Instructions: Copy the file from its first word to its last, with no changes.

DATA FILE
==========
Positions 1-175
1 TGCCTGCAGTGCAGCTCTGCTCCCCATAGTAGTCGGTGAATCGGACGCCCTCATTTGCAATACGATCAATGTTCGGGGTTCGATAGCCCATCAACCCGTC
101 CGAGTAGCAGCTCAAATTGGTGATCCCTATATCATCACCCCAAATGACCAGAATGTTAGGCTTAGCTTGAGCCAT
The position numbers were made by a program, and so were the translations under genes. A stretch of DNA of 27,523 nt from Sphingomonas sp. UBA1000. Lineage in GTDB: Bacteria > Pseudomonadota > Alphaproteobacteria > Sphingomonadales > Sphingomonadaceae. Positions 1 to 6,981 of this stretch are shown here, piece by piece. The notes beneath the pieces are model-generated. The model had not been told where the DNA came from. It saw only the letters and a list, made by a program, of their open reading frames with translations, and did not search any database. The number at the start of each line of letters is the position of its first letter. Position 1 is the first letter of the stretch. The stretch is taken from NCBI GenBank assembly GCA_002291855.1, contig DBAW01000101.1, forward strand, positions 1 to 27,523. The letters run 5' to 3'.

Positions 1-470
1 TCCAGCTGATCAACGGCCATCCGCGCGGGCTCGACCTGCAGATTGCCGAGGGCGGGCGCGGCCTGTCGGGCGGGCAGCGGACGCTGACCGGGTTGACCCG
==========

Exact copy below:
Positions 1-175
1 TGCCTGCAGTGCAGCTCTGCTCCCCATAGTAGTCGGTGAATCGGACGCCCTCATTTGCAATACGATCAATGTTCGGGGTTCGATAGCCCATCAACCCGTC
101 CGAGTAGCAGCTCAAATTGGTGATCCCTATATCATCACCCCAAATGACCAGAATGTTAGGCTTAGCTTGAGCCAT
The position numbers were made by a program, and so were the translations under genes. A stretch of DNA of 27,523 nt from Sphingomonas sp. UBA1000. Lineage in GTDB: Bacteria > Pseudomonadota > Alphaproteobacteria > Sphingomonadales > Sphingomonadaceae. Positions 1 to 6,981 of this stretch are shown here, piece by piece. The notes beneath the pieces are model-generated. The model had not been told where the DNA came from. It saw only the letters and a list, made by a program, of their open reading frames with translations, and did not search any database. The number at the start of each line of letters is the position of its first letter. Position 1 is the first letter of the stretch. The stretch is taken from NCBI GenBank assembly GCA_002291855.1, contig DBAW01000101.1, forward strand, positions 1 to 27,523. The letters run 5' to 3'.

Positions 1-470
1 TCCAGCTGATCAACGGCCATCCGCGCGGGCTCGACCTGCAGATTGCCGAGGGCGGGCGCGGCCTGTCGGGCGGGCAGCGGACGCTGACCGGGTTGACCCG